Tomorrow is my Oma's birthday. She'll be 92. Since her 90th birthday, she has answered the question How are you today? with, "Well, I'm ninety."
Don't get me wrong, my Oma is not some crochety old lady who complains to anyone who will listen about every ache and pain that her rheumatism brings on her. My Oma is awesome. She's kind of my hero, really. She doesn't talk about her life much, but the stories I know, I will never forget. Stories from Indonesia when my mom was a baby and massive snakes would curl up onto their porch, between Oma and mom's cradle, and how Oma got a passing soldier to shoot the snake for her. Or how, when she moved to Holland with her Dutch solider husband, and he then left her, she did everything to provide for her two children, and held her head high, despite the stigma that came with being divorced in that time.
One of my favourite stories from Oma is about a party she had after her husband left. At the time, a good hostess had her home well stocked with not only every guest's drink of choice, but also their brand of cigarette. Oma was far too poor to provide anything like that, but went around doing favours for people for weeks before the party, in exchange for a bottle of this or a half-pack of that, until she had just enough of what everyone would want. It's not exciting or glamorous, I know. But I think of how industrious and determined she was, and what a sparkling party she must have thrown.
She remarried eventually and moved to Canada. It wasn't the second chance she was dreaming of; it wasn't even close. But Oma worked hard and she survived. And now she's 92, and living in a little apartment with a glorious garden. She's survived cancer more times than I can imagine, and many things far worse. She's tired now, and it's hard for her to walk, but every once in a while, there is still a little sparkle in her eye that tells me that amazing, courageous, strong, beautiful woman is still there.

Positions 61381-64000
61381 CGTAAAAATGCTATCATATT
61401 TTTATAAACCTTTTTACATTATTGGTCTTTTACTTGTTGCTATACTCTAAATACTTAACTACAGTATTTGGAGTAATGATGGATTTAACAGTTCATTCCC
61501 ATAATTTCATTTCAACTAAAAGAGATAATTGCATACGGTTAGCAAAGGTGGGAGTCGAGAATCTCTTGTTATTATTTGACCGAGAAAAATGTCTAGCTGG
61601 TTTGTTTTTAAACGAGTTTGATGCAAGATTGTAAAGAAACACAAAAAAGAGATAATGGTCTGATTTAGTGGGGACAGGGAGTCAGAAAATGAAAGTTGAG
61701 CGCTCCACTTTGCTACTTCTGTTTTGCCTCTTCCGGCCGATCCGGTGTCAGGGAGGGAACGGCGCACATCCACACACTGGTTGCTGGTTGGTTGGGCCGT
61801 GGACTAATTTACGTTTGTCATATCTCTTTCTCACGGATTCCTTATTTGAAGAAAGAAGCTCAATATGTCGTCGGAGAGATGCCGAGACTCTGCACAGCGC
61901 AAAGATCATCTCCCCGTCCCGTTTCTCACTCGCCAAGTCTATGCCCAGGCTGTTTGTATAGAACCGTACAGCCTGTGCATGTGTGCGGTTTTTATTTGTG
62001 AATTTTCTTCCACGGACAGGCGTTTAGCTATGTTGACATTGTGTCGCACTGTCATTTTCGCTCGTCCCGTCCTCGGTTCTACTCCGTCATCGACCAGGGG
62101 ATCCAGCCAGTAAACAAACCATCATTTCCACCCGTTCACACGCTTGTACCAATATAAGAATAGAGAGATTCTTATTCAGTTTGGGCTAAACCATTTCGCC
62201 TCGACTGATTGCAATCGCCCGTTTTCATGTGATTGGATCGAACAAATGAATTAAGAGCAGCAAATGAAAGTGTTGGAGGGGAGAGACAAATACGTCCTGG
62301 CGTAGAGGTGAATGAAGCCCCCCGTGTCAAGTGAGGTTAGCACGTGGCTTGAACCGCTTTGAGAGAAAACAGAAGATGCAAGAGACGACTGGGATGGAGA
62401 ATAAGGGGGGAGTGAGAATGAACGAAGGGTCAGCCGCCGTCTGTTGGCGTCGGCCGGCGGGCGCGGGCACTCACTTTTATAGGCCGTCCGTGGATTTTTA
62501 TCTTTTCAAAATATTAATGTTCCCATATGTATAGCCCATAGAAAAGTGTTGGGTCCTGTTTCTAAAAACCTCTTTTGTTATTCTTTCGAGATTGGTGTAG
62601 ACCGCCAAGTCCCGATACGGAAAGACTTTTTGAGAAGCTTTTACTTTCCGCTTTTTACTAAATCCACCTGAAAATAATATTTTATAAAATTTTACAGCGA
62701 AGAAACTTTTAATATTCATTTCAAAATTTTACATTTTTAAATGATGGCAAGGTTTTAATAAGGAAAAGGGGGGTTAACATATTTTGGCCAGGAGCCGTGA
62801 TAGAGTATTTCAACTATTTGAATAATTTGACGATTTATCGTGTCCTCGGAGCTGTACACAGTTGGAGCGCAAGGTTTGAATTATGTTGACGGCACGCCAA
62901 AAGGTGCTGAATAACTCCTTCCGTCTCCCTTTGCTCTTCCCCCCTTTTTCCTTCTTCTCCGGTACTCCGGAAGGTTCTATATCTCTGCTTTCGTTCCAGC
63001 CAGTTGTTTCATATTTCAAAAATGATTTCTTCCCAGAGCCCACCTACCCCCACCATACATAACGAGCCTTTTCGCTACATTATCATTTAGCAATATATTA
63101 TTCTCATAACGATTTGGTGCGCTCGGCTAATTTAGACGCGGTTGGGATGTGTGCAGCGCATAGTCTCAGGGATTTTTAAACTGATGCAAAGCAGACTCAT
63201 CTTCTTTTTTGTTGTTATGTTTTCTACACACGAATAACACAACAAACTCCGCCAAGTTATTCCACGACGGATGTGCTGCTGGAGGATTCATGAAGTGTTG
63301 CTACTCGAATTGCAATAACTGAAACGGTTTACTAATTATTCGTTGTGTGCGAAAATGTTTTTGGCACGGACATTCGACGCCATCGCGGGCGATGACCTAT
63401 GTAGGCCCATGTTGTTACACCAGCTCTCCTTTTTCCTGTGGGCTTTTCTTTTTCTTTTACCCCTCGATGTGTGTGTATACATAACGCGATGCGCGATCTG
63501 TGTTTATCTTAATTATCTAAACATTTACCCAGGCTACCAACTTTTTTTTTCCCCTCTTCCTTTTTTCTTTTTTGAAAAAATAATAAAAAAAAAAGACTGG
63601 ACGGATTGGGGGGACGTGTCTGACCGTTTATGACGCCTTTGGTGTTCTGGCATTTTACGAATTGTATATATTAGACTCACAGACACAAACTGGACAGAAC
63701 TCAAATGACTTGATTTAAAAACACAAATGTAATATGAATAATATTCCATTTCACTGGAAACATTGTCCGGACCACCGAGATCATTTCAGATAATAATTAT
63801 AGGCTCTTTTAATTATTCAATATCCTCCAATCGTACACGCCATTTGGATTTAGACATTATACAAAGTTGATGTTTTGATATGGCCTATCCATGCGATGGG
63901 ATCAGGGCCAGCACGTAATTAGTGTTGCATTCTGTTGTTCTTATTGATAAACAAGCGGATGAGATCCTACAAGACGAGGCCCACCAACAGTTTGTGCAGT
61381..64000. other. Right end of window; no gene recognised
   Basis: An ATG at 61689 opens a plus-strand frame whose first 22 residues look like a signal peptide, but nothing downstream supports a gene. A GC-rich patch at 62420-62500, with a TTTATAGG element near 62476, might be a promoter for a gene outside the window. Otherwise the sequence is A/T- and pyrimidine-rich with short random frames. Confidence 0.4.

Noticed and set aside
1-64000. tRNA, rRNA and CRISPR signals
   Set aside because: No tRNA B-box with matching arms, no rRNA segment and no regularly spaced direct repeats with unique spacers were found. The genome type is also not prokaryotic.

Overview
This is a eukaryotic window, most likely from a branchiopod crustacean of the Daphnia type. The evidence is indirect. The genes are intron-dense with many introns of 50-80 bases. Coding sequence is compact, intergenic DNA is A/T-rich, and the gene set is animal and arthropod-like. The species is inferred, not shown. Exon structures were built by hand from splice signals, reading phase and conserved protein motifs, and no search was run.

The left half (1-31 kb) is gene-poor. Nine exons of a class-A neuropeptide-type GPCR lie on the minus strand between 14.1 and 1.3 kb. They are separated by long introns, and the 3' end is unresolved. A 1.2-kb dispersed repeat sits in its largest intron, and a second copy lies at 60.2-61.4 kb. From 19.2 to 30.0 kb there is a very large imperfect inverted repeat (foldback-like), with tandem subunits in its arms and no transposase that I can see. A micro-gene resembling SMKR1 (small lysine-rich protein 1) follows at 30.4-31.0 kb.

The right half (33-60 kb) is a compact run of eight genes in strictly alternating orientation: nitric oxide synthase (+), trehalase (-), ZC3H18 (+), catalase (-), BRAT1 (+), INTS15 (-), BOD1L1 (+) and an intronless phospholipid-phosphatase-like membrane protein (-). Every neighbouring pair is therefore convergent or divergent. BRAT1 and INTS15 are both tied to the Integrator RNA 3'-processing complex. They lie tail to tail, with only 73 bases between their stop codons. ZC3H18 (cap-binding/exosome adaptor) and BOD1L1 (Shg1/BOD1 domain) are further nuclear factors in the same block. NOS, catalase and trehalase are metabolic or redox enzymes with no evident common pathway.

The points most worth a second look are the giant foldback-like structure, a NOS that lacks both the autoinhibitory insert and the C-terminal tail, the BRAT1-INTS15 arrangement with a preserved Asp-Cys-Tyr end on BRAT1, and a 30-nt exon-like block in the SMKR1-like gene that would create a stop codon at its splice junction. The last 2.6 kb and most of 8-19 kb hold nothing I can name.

Thursdays are our day. I visit her and help her with little tasks that are becoming too much for her with time. I weed the garden, I change lightbulbs, I make coffee. Sometimes we talk, sometimes we work on one of her puzzles. Sometimes we go out for lunch - fish and chips - Oma loves fish and chips, and she's pleased that after years of turning my nose up, I've finally acquired the taste too. This year it happens that her birthday falls on a Thursday, so in addition to the family festivities this past weekend (with her two children, six grandchildren and seven great-grandsons) I get to actually spend her birthday with her.
We have a ritual for Thursdays that has evolved over the years - it used to be that I always brought coffee and donuts from Tim Horton's. Oma loves her honey crullers and Roll Up the Rim. But at some point, she decided it was unfair that I always had to bring the food, and she announced we would take turns - one week I could bring food and coffee, the next week she would make coffee and supply treats. (More than once, she has confided to me that she had to go borrow gebakjes or stroopwaffels from a neighbour because she had nothing in the cupboard, but knew it was her turn.) This week is not my turn, and I'm sure there will be leftover birthday cake from Sunday's family gathering, or from her weekly Wednesday coffee club in the rec room of her building, but I want to bring something anyway. Oma is the only grandparent I've ever known, and I'm aware that I can't count on indefinite birthdays to celebrate with her. Every one is special, and deserves more than leftover cake.
Happy birthday Oma. I love you.
Recipe borrowed from Helene at Tartelette - I won't retype her instructions, as I followed them quite precisely. I omitted the cheesecake ice cream, as Oma does not care for either cheesecake or ice cream, and it would be difficult to transport in this weather anyway, but I will try it on some other occasion, as it sounds lovely!